I'll leave discussion about the inappropriateness of such policies for another time. For now, I'd like to look at how Taylor appears to mischaracterise IELTS.
The story begins like this:
"Think you speak English? Try this test.
Find the grammatical (or syntactic) error in this sentence: The standard of living has increased.
Stumped? Soon, that will count against you if you're hoping to immigrate to Canada. The rigorous language test that will be a requirement is vital to be fair to the influx of newcomers or vastly discriminatory and fatally flawed, depending on whom you talk to.
The correct answer is: The standard of living has risen.
The grammar questions are among the trickiest in the International English Language Testing System exam, broken into 30 minutes of listening, 15 of speaking and an hour each of reading and writing."
In all honesty, I'm less familiar with the test than I should be, but I spent some time looking at the descriptions of the various sections along with the sample questions on their website, and I couldn't see anything resembling the increase/raise distinction that Taylor claims. (By the way, the BYU Corpus of American English has raise occurring near standard of living about twice as often as increase, but both are well attested.)
Wanting to confirm my suspicions, I asked about this on the Ltest mailing list. Lynda Taylor of University of Cambridge ESOL Examinations (not to be confused with
In response to your query, I think the Toronto Star article risks generating some confusion about the sorts of test questions and tasks that appear in the IELTS test papers for Reading, Writing, Listening and Speaking.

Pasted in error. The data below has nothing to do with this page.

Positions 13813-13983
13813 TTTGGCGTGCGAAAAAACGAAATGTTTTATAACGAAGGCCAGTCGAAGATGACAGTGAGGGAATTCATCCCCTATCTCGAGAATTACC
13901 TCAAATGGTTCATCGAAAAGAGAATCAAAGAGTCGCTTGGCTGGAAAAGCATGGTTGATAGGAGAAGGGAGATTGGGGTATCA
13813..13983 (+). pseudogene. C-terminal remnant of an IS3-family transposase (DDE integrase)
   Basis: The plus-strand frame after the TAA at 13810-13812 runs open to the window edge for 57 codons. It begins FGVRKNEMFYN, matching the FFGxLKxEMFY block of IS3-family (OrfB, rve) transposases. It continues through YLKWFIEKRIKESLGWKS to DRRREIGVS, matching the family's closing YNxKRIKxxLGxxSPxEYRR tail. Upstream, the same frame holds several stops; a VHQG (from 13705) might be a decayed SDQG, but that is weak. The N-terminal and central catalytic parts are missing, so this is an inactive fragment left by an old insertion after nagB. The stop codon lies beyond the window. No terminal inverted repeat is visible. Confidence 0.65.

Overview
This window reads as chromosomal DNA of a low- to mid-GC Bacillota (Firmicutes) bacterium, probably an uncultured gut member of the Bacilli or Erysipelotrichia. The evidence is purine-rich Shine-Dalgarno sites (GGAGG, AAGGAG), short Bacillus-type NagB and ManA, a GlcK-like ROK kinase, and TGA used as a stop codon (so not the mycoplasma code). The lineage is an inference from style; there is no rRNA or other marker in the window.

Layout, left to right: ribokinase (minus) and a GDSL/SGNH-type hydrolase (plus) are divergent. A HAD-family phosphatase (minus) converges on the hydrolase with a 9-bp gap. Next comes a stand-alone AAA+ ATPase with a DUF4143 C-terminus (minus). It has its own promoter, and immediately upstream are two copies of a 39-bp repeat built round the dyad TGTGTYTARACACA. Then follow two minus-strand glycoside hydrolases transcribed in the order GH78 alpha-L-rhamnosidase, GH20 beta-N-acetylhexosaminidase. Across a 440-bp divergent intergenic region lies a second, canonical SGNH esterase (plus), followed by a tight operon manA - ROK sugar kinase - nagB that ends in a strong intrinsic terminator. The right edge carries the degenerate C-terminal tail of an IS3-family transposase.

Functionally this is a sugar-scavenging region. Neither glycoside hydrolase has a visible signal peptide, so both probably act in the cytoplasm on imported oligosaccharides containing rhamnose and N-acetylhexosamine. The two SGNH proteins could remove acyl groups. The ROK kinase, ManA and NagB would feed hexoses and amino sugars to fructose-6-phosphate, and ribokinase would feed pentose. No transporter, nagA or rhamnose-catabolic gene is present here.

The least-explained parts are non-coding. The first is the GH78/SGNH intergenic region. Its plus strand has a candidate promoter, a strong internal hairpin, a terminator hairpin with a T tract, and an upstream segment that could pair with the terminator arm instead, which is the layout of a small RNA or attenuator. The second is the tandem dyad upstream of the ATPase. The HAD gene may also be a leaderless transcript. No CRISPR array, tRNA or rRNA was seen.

IELTS does not have (and has never had) a distinct section testing explicit grammatical knowledge, so no part of the test would feature a discrete grammar question such as the example given in the Toronto Star article. Grammatical control is of course considered to be an important part of a test-taker's overall language competence but this is assessed primarily in the performance-focused parts of IELTS, i.e. Writing and Speaking, where various aspects of grammar are included in the assessment criteria and scales.
The grammar question example given in the Toronto Star article does not come from an IELTS test paper nor does it come from the IELTS Official Practice Materials. Instead, it seems to have been taken from another source entirely - probably one of the many test preparation coursebooks produced by publishers around the world. This type of published course material is mainly intended for classroom or self-study and typically includes grammatical (as well as lexical, semantic, phonological and other) exercises to help language learners develop and consolidate their knowledge and skills in English as part of their preparation for taking the test. As you might imagine, the quality of such published course materials can vary considerably.
I am glad that the media is paying attention to the story. The plan to use a single test to assess every applicant for immigration is unsound and I'll be contacting my MP to voice my concerns. But arguing against a caricature of the test rather than the test itself can undermine efforts to address real problems.